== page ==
About a year ago, back before the current hoverboard zeitgeist had hit critical mass, a tinkerer by the name of Ryan Craven took the Internet by storm with a video of his own take on the idea. Instead of using fancy supercooled magnets and elaborate metal-covered skate ramps to levitate his board, Craven’s crazy DIY hovercraft –dubbed Mr. Hoverboard— employed four downward-facing leaf blowers. It was absolutely ridiculous, but it ended up working so well that he decided to mass produce it. Starting this week, you can actually preorder a kit to make your very own Mr. Hoverboard yourself — although you’ll have to supply the leaf blowers.
In case you missed the original video, here’s a quick rundown of how Craven’s hoverboard works. Once you’ve attached the four leaf blowers and flipped them on, the air they blast out is redirected out through a special PVC skirt attached to the underside of the board. When air escapes out of the skirts holes, it creates an air buffer between the board and the ground below — effectively allowing it to “hover” over just about any surface. To ride it around, you simply push in whatever direction you’d like to go. Because it’s basically floating, the board will move in the direction of the momentum you apply to it.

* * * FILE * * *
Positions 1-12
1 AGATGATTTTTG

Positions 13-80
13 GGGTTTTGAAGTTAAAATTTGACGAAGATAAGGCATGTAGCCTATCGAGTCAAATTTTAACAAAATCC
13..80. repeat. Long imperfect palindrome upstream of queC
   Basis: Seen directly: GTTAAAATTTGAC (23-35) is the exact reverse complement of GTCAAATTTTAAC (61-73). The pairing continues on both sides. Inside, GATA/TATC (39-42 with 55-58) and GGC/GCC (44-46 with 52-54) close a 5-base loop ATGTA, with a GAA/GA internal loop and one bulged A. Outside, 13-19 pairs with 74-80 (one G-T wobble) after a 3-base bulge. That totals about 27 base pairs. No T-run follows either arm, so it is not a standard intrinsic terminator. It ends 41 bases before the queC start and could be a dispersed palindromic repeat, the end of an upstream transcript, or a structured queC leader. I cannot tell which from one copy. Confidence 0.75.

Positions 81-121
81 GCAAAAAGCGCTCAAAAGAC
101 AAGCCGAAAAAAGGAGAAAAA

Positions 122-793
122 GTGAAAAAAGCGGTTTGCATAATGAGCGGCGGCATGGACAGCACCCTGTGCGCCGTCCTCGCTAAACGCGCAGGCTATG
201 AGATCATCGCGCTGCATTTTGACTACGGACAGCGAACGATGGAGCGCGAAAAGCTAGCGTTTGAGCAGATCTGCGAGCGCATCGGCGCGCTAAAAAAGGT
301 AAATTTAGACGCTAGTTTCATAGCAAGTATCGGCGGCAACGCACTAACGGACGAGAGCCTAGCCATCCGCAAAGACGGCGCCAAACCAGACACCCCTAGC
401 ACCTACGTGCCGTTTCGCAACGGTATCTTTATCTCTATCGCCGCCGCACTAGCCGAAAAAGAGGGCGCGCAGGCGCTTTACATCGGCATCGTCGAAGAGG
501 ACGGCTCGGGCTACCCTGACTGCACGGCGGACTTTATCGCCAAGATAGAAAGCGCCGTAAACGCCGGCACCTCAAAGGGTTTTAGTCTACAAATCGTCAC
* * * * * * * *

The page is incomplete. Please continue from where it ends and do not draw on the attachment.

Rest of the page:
Related: Hover technology may help your house float during an earthquake
The Mr. Hoverboard kit (which is currently up on CrowdSupply) includes all the wooden components, fasteners, and other materials you need to build the Hoverboard’s deck. The whole thing comes in one box with seven separate pieces, including the board, two “hover discs,” and four blower mounts. These pieces are attached using simple screws and a hex key included in the package, and according to Crave, the entire deck can be assembled in about 15 minutes. The four leaf blowers you’ll need (specifically, Black & Decker LSW20 battery-powered blowers) are not included, but sell for about $90 apiece.
All in all, you’ll need about $780 bucks to complete the Mr. Hoverboard build ($420 for the deck kit and $360 for the blowers), which definitely isn’t cheap — but even at that price it’s a hell of a lot cheaper than the Hendo Hoverboard, Lexus Slide, and even that one-wheeled “hoverboard” that popped up on Kickstarter recently.
This was originally a post on our brother site, Digital Trends.
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